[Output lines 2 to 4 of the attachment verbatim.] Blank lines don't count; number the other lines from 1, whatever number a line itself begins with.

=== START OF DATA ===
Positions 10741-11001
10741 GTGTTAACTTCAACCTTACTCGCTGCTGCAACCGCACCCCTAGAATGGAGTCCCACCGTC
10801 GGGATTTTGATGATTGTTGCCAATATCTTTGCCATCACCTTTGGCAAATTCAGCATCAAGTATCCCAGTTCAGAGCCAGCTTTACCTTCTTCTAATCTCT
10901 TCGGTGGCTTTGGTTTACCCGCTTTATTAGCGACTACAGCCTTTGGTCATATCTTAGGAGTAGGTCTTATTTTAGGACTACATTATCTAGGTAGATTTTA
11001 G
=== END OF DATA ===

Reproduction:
10741 GTGTTAACTTCAACCTTACTCGCTGCTGCAACCGCACCCCTAGAATGGAGTCCCACCGTC
10801 GGGATTTTGATGATTGTTGCCAATATCTTTGCCATCACCTTTGGCAAATTCAGCATCAAGTATCCCAGTTCAGAGCCAGCTTTACCTTCTTCTAATCTCT
10901 TCGGTGGCTTTGGTTTACCCGCTTTATTAGCGACTACAGCCTTTGGTCATATCTTAGGAGTAGGTCTTATTTTAGGACTACATTATCTAGGTAGATTTTA